Interesting correlation: Did the return of 400 tons of Germany’s gold from England have anything to do with then Prime Minister Gordon Brown’s sale of 395 tons of gold during the same period? Perhaps there was no gold available to send to Germany without disrupting the gold “market”? Interesting correlation in the time and amount of gold transferred to Germany and the time and amount England sold into the market.

    • Ben Kraijnbrink

      Gold is money! Fiat money is becoming obsolete and gold in Europe will eventually enable its countries to create gold backed money.

      • therooster

        Good idea, but don’t expect it to happen from a top-down point of view. It should be monetized by the market, bottom-up.

  • Chris

    Just as with personally-owned precious metals, the ONLY way a nation can know they have the gold…is if they HAVE the GOLD: in their personal custody. For a country to trust another country with significant wealth is equivalent to trusting someone else to handle your finances.

  • Dave

    50 tons of gold a year is a joke. It is a ruse meant to mollify or fool the people clamoring for the return of Germany’s gold. “You want your gold back home? OK, we hear you. How about 1/80th per year for three years. Now go away and be quiet.” It just give them time to buy 50 tons a year to store in Germany.

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  • turtle

    Yes… but good luck!

  • dave

    If you don’t hold it, you don’t own it………

  • Zeroexperience

    I wish Germany good luck with getting it back! 50 tons a year sounds small but it’s physical, every ton out of the Fed counts.
    What I dont understand: why don’t they lease/sell out the gold in NY, and with the money buy physical gold in Zurich and get it delivered?

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  • Graham

    The Gold-window closed nearly 40 years ago. I wonder how much “balance” of trade has been using gold since then. If any was it most certainly was only paper gold transfers after 1971. Why would the countries wait 40 years to decide that the game has changed. Just maybe the “tungsten gold” has replaced the real stuff in vaults. They dare not allow it to be visually audited or the scam will be exposed.

  • Ragnar

    Whoever gets their gold out first wins.

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  • Patrick Barron

    Germany is correct in taking possession of its gold. This is nothing more than rational self-interest. Germany should scrap the euro, reinstate the DM, and back the new DM with its gold. This will start a cascade of like actions all over the world, ending the tyranny of fiat money and putting the world back on a sound monetary system. This is the first step to dismantling the unsustainable social welfare state and would be a giant step to restoring liberty everywhere.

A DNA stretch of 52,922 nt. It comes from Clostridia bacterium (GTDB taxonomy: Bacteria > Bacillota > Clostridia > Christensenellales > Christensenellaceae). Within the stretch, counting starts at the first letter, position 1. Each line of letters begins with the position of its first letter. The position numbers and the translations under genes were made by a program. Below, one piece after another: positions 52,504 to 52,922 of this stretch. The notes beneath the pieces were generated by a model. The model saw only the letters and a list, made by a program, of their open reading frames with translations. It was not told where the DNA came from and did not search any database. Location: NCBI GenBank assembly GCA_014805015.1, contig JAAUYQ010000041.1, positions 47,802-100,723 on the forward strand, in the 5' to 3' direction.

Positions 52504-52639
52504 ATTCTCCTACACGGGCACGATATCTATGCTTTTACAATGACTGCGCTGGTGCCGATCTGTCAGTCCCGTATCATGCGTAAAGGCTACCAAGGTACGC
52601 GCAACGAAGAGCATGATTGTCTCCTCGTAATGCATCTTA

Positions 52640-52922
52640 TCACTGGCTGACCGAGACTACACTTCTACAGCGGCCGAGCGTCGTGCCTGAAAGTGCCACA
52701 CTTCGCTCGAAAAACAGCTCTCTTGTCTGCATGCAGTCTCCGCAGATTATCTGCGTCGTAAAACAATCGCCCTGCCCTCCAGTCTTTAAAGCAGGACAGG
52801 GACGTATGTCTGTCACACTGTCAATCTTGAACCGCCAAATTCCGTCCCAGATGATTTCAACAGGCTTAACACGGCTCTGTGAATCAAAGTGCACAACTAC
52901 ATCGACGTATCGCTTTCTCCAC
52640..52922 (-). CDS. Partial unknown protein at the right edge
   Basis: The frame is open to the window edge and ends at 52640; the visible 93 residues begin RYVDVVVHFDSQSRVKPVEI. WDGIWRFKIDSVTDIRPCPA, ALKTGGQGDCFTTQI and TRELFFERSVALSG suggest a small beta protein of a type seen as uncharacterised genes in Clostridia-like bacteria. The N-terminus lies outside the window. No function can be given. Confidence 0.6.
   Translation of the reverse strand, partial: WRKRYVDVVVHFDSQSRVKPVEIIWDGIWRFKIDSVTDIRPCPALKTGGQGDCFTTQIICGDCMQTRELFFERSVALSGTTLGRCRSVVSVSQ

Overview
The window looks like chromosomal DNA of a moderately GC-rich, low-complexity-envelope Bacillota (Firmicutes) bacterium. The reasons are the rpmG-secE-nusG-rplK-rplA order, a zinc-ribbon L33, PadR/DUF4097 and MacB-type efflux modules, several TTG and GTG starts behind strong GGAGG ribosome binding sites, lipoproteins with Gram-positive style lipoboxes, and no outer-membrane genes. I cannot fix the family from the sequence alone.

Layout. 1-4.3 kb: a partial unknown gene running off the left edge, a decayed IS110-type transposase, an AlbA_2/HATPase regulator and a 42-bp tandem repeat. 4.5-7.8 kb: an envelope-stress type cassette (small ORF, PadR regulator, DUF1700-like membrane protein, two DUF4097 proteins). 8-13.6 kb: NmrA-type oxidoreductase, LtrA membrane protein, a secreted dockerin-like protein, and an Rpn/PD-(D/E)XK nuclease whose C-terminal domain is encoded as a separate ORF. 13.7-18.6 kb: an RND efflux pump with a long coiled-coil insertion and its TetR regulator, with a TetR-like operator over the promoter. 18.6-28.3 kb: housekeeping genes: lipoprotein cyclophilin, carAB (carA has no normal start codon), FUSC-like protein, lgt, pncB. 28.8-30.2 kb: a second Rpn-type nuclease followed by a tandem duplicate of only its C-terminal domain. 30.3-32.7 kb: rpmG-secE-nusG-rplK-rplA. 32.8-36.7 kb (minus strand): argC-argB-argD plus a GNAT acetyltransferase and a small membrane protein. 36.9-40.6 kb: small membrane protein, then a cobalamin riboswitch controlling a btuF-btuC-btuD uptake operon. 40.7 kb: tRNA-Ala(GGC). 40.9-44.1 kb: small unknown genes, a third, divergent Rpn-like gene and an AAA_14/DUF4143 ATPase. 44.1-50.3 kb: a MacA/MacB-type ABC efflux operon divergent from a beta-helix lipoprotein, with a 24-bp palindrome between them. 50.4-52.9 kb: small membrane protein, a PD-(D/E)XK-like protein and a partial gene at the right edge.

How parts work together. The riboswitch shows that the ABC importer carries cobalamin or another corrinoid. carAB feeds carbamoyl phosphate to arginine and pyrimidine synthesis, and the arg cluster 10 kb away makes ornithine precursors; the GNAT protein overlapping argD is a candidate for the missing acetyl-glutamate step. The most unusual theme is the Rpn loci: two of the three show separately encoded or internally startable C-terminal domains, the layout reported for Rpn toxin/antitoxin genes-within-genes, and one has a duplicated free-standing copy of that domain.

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  • Ian4c

    To protect their wealth Germany must get back all their gold……. But it may not be there!

  • therooster

    Gold is money, debt free money ! Now that it trades in real-time (floats) ,
    the rising value gives incentive to “de-hoard” it. Gresham’s Law is
    less applicable with each passing month. Add this reality to the new
    found ability to digitize the gold weight and use fully backed digital
    currency ( again, by weight) and you have the perfect combination of
    debt-free store of value married to instant global liquidity. Gold
    currency’s past liquidity challenges were not about bullion. They were
    about the FIXED peg placed on the trade value. The FIXED peg had to be
    abolished to set gold free as a user friendly, highly liquid and honest
    form of money.

    In the final analysis, when you reverse engineer real-time
    gold-as-money, it’s easy to see the FED’s footprints all over it,
    especially Bretton Woods. The USD’s ultimate role is NOT that of a
    currency, ironically. It’s a currency within the debt-currency paradigm,
    yes … but within the new real-time gold-as-money paradigm , it has a
    very useful role as a real-time measure. The big picture is larger than
    going from debt based currency to asset based currency, as many think.
    It’s actually a process that goes from FIXED gold-as-money to real-time
    gold-as-money with the pure fiat paradigm stuck in-between as part of
    the transition and “necessary evil” on our road back to providence.

  • beezers

    Yes, I think every country should repatriate their own gold. The costs of that kind of venture would definitely stimulate the global economy. Hmmm… I wonder if I should be investing in stocks of companies that deal with insuring and transporting gold overseas.

  • chilller

    The weasels in the US will no doubt try to give Germany dollars once it’s discovered there is no gold to be had. Like the neighbor who borrows your lawn mower, the US will be highly insulted when asked to return YOUR mower. And Germany will be highly insulted when offered a pair of scissors in lue of the mower. If the second largest holder of gold reserves wants their gold back, so will many other countries following Germany’s lead. The jig is up and my hat is off to the German government who will hopefully not give in to the lip service the US guberment is about to spew. Using the US guberments 3 tools of manipulation, intimidation and provocation, the US will pretend to be the nice guy and when this fails, the bully will take over. Stand fast Germany! The world is watching and hoping you get your mower back…don’t settle for less!